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Rockets, planes, blimps help youngsters study physics

What a blast

Posted: Wednesday, May 26, 2004

A group of students stood atop a hill behind their school, flying paper airplanes unlike any common design. Made of a straw attached to two or three paper rings, the planes soared on the day's slight breeze, hovering their way to the bottom of the hill.

"What we're doing is trying to see if it will go long distances and see which one goes the furthest," explained Zoya Hanson, one of the kids flying the planes last week.

"(The wind) creates high pressure and low pressure," explained Logan Paul.

Courtney Stroh added, "High pressure goes on the bottom, and low pressure on the top."

"That's Bernoulli's principle," noted Hannah Tauriainen.

The airplanes' flight is nothing remarkable these days. It's the students' grasp of physics that stands out they're in second grade.

The paper airplane experiment was just one in a series of physics- and flight-related "centers" students in M.K. Knudsen and Nancy Lafferty's second-grade Sears Elementary School classes visited May 17. The students had spent the past several months studying everything from NASA's Mars rovers to Newton's Laws of Motion, and the outdoor event was the hands-on culmination of those efforts.

While some students tested the paper airplanes, others made spinning blimps, dropping strips of scrap paper from the top of a slide to see which flew the best. Others tested friction and gravity on the slide.

Meanwhile, yet more students were exploring air pressure and rockets. Some let go of long, thin balloons, watching them shoot around the playground releasing air. At one station, kids shot off "stomp rockets" from the Challenger Learning Center of Alaska and at another, science specialist Rick Frederic helped students launch their own pop bottle rockets.

While the Sears playground reverberated with shouts of children at all the stations, the pop bottle rockets were the biggest hit of the day. Students had created the rockets from plastic, 2-liter bottles, attaching plastic parachutes hidden beneath cone-shaped paper tips. The rockets were half-filled with water and placed on a PVC pipe set-up, into which Frederic loaded compressed air. Children pulled a string, and the rockets shot into the air, many hovering their way to the ground as the parachutes deployed.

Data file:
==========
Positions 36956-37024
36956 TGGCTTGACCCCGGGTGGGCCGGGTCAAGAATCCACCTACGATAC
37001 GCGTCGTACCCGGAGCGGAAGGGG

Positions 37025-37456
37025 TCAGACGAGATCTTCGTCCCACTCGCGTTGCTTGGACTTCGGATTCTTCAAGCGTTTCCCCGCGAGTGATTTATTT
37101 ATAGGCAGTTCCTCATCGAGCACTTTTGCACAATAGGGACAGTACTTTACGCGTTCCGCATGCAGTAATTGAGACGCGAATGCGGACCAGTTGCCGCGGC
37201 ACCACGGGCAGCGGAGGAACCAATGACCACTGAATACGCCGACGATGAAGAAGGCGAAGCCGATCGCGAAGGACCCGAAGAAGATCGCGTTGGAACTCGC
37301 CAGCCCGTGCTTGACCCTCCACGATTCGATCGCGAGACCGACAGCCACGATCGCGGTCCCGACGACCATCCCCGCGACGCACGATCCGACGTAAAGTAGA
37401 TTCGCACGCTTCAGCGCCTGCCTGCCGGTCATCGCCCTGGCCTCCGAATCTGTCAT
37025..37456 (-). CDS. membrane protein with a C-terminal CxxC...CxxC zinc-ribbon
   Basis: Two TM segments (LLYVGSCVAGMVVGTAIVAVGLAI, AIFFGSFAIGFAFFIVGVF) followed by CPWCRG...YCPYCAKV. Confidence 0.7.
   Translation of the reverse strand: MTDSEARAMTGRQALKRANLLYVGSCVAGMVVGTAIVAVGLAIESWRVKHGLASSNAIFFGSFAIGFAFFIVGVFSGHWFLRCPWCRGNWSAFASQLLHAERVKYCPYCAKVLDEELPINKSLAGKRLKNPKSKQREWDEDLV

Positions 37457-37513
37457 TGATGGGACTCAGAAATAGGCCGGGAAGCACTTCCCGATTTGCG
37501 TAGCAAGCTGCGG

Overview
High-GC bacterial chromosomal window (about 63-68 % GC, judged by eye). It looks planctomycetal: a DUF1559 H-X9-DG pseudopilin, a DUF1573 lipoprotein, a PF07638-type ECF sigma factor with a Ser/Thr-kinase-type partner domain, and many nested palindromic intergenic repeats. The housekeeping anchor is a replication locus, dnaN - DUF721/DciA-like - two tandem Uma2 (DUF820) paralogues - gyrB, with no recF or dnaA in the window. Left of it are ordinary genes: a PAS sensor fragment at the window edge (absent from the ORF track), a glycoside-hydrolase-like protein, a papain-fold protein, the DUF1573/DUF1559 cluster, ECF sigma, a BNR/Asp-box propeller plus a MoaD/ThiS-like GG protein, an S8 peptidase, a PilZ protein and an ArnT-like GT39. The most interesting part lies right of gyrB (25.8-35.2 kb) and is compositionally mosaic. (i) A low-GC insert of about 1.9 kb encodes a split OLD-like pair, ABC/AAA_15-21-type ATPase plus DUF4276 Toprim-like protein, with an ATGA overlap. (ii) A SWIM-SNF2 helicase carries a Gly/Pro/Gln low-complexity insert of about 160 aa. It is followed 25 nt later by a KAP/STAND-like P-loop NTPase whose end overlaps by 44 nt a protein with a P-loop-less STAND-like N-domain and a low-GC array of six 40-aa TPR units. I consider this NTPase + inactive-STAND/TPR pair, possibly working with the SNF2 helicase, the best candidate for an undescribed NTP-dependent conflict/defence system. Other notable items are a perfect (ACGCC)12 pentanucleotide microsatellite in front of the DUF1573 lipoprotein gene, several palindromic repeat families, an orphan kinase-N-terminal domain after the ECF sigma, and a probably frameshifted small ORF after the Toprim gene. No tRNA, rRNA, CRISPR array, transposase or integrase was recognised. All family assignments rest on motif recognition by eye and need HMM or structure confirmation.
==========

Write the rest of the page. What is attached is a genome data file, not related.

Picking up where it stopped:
"Today is the second time," Frederic said, explaining students already tried their rockets once in the school's hallways. "There were a lot of malfunctions. Today is good."

Knudsen said students had taken the lessons from the first tries to improve their rocket designs, and many of the upgrades met with success.

For example, second-grader Tyler Brown's rocket parachute didn't deploy on the first mission, as some duct tape held the plastic shopping bag to the pop bottle. Brown said he altered his design to not only free the parachute from blockage, but also switched to just the end of a grocery bag for the parachute, which he attached with lighter kite strings. The result: Brown's rocket glided to the ground with slow ease, air successfully filling the 'chute.

Knudsen said the students excelled at their science studies throughout the semester, constantly keeping teachers on their toes.

"We have to have a lot of Internet time, looking up sources, trying to figure out how to explain it to this age," she said. "But some of the discussions they had ... . They understand."



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